The Rockettes radio for a 21st century arena style "Christmas Spectacular"
For two Radio City Rockettes, the Milwaukee showing of the "Christmas Spectacular" is a holiday homecoming. Melissa Hillmer and Candace Jablonski, both Wisconsin natives, moved to New York years ago and have been kicking it high with the Rockettes ever since.
Luckily, the Rockettes annual "Christmas Spectacular" comes to the U.S. Cellular Arena this week, giving you a chance to see the show and Hillmer and Jablonski a chance to check in on their hometown.
Melissa Hillmer, originally from Manitowoc, WI, joined the Rockettes eight years ago. Previously touring with the Broadway show, "Sweet Charity" in the off season, Hillmer now spends her summers in Milwaukee attending the University of WI- Milwaukee. As an adult returning student, Hillmer is working on a degree in communications.
"I love being able to show off the city to the other Rockettes. Everyone loves walking around the city- and so many who don't know Milwaukee, see the history and find the people so friendly. They really get a good feel of Milwaukee," Hillmer explains. "They think it's going to be cold, dark and industrial but when they see what's really here, I'm proud of it."
Candace Jablonski, former Miss West Allis 1998, grew up in the Milwaukee area and attended UW- Stevens Point before moving to New York. Currently living in New York, Jablonski begins her fifth season with the Rockettes and teaches contemporary dance in the off season.
"We're touring to 18 cities; Milwaukee is the third city. Besides the classic numbers performed since 1933, we'll have some brand new Rockettes numbers and new costumes. It's as choreographed on stage as it is back stage. It's bigger and grander. Santa is going to fly, there is going to be snow, fireworks, it's literally a spectacular," Jablonski explains.
The "Christmas Spectacular" represents a piece of holiday Americana for over 75 years. After celebrating the 75th anniversary with a blowout show last fall in New York, the "Christmas Spectacular" goes on the road this winter completely redesigned and re-imagined. For the first time, show is intended for an arena audience; boasting a full 360 degree view with dozens of dancers, child singers and special effects.
"In the new number, "New York at Christmas", there's a full size double decker bus on stage with 12 Rockettes on the top floor and 12 Rockettes on the bottom floor. There is a huge LED screen behind the stage, the largest one touring the country right now, which takes the audience on a journey through the streets of New York," Hillmer explains. "To me, it's really New York at Christmas."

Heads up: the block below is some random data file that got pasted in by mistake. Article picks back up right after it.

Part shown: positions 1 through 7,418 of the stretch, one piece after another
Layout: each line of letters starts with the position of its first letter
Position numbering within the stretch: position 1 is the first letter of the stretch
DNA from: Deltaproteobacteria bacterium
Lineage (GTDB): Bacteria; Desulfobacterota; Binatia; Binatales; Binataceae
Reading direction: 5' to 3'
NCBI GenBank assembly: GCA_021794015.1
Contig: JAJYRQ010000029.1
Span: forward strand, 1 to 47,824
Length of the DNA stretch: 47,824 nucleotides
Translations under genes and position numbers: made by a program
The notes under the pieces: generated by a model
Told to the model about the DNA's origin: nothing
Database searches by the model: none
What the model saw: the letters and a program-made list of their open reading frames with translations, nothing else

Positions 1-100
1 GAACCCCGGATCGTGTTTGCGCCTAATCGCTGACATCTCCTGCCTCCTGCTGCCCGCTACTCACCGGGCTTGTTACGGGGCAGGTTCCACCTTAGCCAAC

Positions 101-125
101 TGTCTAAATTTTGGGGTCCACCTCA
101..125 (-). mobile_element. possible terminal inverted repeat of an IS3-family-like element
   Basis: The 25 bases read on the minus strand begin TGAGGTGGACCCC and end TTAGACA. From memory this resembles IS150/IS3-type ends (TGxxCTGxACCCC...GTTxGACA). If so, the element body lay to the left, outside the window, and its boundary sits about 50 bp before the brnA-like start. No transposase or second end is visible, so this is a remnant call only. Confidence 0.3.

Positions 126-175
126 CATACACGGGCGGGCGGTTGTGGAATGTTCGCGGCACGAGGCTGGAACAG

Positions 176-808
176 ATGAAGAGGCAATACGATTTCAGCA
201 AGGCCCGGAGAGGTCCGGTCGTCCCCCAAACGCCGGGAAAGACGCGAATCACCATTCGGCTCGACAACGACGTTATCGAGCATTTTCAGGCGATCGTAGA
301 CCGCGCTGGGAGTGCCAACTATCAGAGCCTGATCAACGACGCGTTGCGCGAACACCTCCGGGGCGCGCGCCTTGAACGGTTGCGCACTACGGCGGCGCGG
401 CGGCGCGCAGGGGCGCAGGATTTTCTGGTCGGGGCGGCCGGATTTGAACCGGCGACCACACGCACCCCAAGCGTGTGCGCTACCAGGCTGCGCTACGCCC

In all, the Rockettes have 8 costume changes each show. Dressing as Santa, Rudolf and Rag dolls, the Rockettes glisten and glow on stage in a multitude of detailed costumes. Most impressively, one costume is covered with over 3,000 Swarovski crystals. But don't assume, the show's tradition ends with the intensely choreographed dancing. The costumes worn in the "Toy Soldier" piece mimic the design used in the 1930 show.
The Rockettes begin a grueling rehearsal schedule mid September; practicing six hours a day, six days a week. During the holiday season, the group performs up to four ninety minute shows a day, six days a week from September to January.
"We rehearse Monday through Saturday from 10 a.m. to 5 p.m. so that when the 90 minute show comes, we're really in shape. But it is exhausting. So you kind of have to get your rest and eat well," Hillmer says. "We eat anything and everything at that point to keep up high energy."
Jablonski continues, "It takes a toll on your body, just like any professional athlete. You're doing the same movement over and over, so day to day, it wears on you. But we've all been dancing for years, so we know how to take care of our bodies."
The Rockettes 175 member team is composed of women from all over the United States. Dancers, over the age of 18, come from a variety of backgrounds and dance experience.
"Some of them are just out of school and some are returning to school like me. Some of them are mothers or business owners. It really is a diverse group of women," Hillmer explains.
Since 1933, the Rockettes' precision dance group has been performing at Radio City Music Hall in New York City. A classic aspect of Christmas in New York City, over one million New Yorkers and Big Apple visitors flock to see the show every year. It wasn't until 1994 that the show went on the road; now touring to over 15 US cities.
"It's just such a piece of Americana. No matter what was going on in the world, from the war to the depression, you could go to Radio City and enjoy the show. It became a tradition for grandparents to take their kids and their grandchildren," Hiller explains.
The Rockettes have performed Radio City Music Hall for the last 75 years as well as the Macy's Day Parade and the Rockefeller Plaza tree lighting.
"We're famous for our high kicks but the Rockettes are really more than that. They've become a visual aspect of America. It shows a lot; that women can be a glamorous icon that can be attractive, driven and intelligent," Hillmer says.
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